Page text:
“The Meow Wolf concept is very exciting, especially for me,” Smith wrote in a recent message to Phoenix New Times. “My work has been pushing boundaries for quite some time and finding a receptive venue that may be an opportunity to explore large edgy concepts is very refreshing.” Smith creates large-scale interactive installations that combine sound, digital components, and found objects – which were featured last year in a solo exhibition at Mesa Arts Center.
Others worry just the opposite could happen.
Kim Moody, founding director for Alwun House, is among them. “My concern with Meow Wolf’s immersive, high-end art hotel and gallery is that it will not engage the very local artists whose sweat and perseverance created the Roosevelt Row cachet they’re cashing in on,” he shared in a recent message to New Times. Alwun House is located in the Garfield neighborhood just east of Roosevelt Row, where it first opened during the early '70s.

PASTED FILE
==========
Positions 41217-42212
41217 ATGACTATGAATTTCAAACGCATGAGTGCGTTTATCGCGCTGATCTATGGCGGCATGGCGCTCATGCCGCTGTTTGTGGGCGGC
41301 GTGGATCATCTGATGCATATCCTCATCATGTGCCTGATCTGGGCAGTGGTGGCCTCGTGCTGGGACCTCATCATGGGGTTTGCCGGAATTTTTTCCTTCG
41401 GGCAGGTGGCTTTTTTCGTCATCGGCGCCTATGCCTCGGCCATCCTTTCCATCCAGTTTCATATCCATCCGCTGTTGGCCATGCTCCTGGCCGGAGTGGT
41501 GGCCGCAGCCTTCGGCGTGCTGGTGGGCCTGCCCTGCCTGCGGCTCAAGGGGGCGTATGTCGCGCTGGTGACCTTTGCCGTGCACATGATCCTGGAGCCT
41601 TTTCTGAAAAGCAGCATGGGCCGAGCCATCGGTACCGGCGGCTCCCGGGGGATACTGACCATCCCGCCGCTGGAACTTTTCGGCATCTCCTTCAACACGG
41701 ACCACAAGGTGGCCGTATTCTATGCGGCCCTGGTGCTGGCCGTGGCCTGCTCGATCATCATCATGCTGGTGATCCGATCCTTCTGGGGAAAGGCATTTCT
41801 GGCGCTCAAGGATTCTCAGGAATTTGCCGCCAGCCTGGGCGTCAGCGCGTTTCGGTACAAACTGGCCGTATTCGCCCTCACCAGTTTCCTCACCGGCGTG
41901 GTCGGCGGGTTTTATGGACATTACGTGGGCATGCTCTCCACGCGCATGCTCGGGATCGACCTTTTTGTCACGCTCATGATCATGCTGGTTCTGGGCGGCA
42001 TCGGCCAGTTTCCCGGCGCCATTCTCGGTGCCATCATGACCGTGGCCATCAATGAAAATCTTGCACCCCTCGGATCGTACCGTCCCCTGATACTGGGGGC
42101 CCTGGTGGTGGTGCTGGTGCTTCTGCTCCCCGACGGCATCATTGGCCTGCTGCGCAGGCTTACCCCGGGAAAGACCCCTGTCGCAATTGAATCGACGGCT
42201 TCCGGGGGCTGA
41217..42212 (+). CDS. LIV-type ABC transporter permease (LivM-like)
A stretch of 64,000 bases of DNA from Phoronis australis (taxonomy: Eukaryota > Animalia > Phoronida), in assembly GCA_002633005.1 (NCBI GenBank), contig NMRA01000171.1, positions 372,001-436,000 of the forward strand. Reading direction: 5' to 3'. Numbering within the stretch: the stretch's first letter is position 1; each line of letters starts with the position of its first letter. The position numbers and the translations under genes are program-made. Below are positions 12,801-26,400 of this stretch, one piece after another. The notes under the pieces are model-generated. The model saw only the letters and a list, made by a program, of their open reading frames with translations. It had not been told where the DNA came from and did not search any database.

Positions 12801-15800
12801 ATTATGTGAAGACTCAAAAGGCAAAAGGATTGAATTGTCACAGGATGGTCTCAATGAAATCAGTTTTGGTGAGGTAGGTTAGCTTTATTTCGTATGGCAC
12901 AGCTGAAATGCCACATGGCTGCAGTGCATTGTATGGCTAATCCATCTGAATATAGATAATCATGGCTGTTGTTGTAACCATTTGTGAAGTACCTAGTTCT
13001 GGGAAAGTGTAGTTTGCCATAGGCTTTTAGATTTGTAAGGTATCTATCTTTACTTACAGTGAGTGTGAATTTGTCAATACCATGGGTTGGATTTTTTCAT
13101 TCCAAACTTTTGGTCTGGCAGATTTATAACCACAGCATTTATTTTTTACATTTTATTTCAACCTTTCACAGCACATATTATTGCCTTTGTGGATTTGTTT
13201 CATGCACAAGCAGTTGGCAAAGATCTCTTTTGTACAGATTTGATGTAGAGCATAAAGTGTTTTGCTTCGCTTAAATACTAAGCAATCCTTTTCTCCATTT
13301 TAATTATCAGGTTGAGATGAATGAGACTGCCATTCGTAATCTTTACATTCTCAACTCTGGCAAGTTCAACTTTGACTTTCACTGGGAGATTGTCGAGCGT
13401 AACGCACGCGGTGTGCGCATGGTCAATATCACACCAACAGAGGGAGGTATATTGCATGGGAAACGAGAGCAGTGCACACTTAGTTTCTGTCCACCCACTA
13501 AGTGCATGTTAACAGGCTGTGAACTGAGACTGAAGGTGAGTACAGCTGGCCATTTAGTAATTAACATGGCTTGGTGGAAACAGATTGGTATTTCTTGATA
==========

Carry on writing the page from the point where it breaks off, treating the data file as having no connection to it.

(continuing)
Meow Wolf hasn’t announced specific plans for engaging local artists. But it addressed the issue in its February 22 news release about the Phoenix project. “The project will feature a massive, 75,000 square-foot exhibition area complete with a 10,000 square-foot music and performance venue,” the release states. “Our hotel will include approximately 400 rooms designed by local artists that explore all forms of overnight experiences.”
Based at The Armory near Grand Avenue, Pat and Mike Murray are known for large-scale installations shown in settings such as the Burning Man festival. Most recently, they created a giant dress form sculpture installed at monOrchid in Roosevelt Row.